These things we already know about the Seoul Olympics, and they don't even start until Saturday:
- OTHER THAN being there live - and that's debatable, depending on the variables such as humidity, wind, smog, and terrorism - there will be no better seat for the 1988 Olympic Games than the one in your Utah living room.The Mountain Time Zone is the place to be. Virtually every significant Olympic final will be staged sometime between 6 p.m. and midnight in Utah. That's because Korea time is 16 hours ahead of Utah time, and NBC-TV has orchestrated the competition so it will be broadcast back to the U.S. in the evening hours. People on the West Coast will catch the live action an hour earlier than the Rocky Mountains, while on the East Coast it will be two hours later.
- SEOUL has some of the world's finest dog restaurants . . . but not during the Olympic Games.
Koreans like to occasionally dine on dog steaks, and there are an abundance of dog restaurants in downtown Seoul, but during the 17 days of the Olympic Games authorities have forbidden the serving of dogmeat, so as not to offend the tourist trade . . . or any visiting pets.
- THE NATIONAL dish of Korea is kimchi, a cabbage dish that is cooked with an enormous number of spices and is also fermented. Apparently, kimchi in the proper amount is the perfect appetizer at a dog restaurant, or is an effective chaser.
- A RECORD number of nations and a record number of athletes will participate in these Games.
One hundred and sixty one countries have entered - out of 167 on the IOC rolls. That will make these the best-attended Olympics in modern history. A total of 13,496 athletes and officials had officially entered by the first of this week. In Los Angeles in 1984 7,078 athletes and officials were registered, representing 140 nations.
Only one country that sent in its original entry form is expected to be a no-show. That would be Madagascar, an island nation from the Indian Ocean that has never won an Olympic medal. IOC officials were guessing that Madagascar hadn't sent in its list of officials and athletes because of economic, not political, problems, but no one knew for sure because Madagascar hadn't bothered to call.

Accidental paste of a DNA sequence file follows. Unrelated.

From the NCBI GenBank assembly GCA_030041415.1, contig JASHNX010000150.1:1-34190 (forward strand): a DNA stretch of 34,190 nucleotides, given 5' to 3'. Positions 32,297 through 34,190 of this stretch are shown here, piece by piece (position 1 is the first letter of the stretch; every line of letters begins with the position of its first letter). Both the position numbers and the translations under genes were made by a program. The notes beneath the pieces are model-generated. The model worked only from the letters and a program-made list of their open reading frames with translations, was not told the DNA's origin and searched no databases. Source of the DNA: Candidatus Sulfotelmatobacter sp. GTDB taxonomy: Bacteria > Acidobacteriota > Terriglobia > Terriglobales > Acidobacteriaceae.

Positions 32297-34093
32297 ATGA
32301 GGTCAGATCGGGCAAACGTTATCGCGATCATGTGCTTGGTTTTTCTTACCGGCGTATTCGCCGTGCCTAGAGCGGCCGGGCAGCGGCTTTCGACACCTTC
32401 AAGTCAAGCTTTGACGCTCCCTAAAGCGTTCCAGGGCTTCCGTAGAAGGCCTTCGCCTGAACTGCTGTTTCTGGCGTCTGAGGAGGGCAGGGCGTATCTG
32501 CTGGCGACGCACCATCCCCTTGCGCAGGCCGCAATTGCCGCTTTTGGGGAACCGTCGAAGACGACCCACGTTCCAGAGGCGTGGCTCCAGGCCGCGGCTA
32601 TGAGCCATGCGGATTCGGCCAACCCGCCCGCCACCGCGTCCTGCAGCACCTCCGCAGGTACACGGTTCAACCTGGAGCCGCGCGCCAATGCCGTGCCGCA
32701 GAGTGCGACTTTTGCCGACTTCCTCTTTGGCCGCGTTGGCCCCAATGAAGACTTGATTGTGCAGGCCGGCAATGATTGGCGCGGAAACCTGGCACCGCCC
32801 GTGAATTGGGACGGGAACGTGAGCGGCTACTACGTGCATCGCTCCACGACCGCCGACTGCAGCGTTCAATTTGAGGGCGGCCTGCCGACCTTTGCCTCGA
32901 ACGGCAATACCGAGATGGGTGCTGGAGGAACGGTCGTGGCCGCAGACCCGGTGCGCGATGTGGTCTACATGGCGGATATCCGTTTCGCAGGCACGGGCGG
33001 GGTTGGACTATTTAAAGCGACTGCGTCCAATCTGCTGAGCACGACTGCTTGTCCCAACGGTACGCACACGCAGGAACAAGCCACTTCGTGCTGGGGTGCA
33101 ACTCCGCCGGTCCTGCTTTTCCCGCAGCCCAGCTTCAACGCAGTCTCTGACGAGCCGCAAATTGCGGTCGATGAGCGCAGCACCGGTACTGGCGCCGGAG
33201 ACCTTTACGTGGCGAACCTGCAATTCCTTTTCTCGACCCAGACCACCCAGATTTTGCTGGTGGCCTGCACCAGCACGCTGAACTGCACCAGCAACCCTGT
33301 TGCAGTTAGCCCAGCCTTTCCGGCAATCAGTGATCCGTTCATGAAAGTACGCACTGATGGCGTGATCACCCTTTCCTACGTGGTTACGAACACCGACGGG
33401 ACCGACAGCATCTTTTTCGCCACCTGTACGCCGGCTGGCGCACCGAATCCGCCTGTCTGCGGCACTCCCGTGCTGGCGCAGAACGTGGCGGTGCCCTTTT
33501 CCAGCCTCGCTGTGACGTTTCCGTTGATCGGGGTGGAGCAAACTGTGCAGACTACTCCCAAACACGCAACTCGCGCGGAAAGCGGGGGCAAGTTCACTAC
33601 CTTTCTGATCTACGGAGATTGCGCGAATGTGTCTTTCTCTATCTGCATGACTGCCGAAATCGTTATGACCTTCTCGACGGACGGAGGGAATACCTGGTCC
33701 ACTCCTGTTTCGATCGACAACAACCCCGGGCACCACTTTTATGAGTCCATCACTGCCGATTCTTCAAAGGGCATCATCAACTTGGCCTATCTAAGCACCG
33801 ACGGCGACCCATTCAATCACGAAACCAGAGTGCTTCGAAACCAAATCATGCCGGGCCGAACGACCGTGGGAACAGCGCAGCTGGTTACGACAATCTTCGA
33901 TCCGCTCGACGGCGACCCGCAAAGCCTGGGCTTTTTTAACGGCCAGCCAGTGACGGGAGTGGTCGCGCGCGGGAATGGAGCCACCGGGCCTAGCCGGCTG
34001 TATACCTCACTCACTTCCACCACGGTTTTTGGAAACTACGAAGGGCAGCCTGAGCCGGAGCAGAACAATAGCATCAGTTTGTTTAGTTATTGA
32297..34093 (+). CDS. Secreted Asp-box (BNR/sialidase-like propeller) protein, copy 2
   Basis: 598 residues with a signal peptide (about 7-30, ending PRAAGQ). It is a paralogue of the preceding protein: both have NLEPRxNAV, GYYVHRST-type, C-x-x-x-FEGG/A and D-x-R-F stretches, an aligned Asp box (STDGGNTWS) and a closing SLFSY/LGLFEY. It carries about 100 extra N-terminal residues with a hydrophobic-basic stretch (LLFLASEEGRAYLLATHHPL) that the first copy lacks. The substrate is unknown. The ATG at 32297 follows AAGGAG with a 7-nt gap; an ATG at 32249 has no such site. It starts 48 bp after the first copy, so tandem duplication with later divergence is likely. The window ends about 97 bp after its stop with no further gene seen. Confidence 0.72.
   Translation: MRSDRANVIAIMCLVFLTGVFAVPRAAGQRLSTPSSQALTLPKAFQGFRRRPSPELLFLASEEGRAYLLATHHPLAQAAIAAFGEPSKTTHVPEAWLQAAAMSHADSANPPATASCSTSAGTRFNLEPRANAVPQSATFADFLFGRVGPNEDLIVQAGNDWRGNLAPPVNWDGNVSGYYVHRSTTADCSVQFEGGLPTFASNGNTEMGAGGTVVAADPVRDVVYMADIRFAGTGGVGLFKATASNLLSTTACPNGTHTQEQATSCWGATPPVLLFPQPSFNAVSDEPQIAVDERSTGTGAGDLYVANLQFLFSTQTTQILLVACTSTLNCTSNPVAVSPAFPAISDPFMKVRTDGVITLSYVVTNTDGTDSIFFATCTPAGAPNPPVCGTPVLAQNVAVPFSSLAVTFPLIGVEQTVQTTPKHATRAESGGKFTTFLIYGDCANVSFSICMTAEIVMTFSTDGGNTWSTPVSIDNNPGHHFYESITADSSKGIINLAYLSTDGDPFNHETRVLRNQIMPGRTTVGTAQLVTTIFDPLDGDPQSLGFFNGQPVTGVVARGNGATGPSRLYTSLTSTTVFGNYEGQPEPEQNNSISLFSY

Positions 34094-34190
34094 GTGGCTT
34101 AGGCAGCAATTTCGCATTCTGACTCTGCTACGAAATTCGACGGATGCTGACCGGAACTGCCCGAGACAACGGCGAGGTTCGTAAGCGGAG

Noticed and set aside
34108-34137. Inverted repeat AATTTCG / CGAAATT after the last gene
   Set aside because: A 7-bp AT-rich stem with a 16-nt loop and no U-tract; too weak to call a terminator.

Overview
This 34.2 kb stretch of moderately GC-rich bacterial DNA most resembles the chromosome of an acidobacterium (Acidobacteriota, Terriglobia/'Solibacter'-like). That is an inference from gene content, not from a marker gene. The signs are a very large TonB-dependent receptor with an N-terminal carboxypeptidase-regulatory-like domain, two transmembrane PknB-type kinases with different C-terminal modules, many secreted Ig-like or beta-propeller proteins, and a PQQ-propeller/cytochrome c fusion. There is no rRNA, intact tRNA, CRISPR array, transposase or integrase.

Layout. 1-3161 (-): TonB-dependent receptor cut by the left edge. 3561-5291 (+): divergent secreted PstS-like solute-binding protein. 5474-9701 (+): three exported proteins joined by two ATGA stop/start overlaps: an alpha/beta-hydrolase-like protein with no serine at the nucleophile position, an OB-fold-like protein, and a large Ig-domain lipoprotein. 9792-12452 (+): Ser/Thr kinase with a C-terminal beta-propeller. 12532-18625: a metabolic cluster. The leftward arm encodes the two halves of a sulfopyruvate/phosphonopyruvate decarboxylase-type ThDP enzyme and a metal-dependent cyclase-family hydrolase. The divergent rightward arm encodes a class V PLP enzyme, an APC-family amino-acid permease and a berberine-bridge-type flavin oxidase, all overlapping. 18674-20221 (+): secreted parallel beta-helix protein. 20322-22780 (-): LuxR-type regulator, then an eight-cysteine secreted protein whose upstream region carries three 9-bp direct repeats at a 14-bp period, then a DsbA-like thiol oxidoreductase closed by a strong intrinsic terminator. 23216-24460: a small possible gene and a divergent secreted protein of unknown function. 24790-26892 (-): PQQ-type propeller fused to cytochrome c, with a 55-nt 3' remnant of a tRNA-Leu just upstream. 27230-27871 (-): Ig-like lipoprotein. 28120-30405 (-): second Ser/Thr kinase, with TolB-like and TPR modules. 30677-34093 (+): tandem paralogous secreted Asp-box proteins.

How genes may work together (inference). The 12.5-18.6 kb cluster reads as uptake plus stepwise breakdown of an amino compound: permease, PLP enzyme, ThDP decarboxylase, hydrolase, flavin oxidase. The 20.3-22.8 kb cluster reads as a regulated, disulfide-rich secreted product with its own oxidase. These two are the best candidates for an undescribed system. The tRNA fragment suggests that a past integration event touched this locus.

- IF TERRORISM rears its ugly head at these Olympics, it better bring a lunch.
The South Koreans haven't exactly adopted a Gandhi-esque attitude toward violence. A force of 120,000 Korean police and soldiers will be on active duty during the Olympics, aided (if necessary) by a squadron of F-18 fighter planes from the U.S., an American aircraft carrier, and the Japanese navy.
If that doesn't work, the entire 650,000-strong South Korean armed forces is on alert.
- DESPITE being the closest country to these Olympics, with the exception of the host country, North Korea has decided not to risk the 21/2-mile drive across the demilitarized zone and will not send an Olympic team.
But, nations from Africa, the Soviet Union, East Germany and the United States will all be on hand, all of which have boycotted either the Games of `76, `80 or `84.
- OLYMPIC pressure has already gotten a good (bad) grip on the South Korean team. Or so it appears from the following examples:
Lim Chun Ae, a 17-year-old farm girl and distance runner who won three gold medals at last year's Asian Games, had to go to the hospital recently with a broken ear drum, the result of her being whacked on the side of the head by her coach . . . Park Jong Whan, South Korean's Olympic soccer coach, resigned his post, saying, "I can't stand the pressure." . . . And Kim Jip, the Olympic team's official spokesman, said that the country should realistically expect to win six medals, which is a far cry from the six golds, six silvers and seven bronzes won in Los Angeles.
- And the first injury of the Games occurred this week when Vicky Roycroft, a show jumper from Australia, was bit on the ear by her horse, Mosman, after they both landed at Seoul's Kimpo Airport. The horse had apparently skipped the inflight meal and was hungry upon arrival.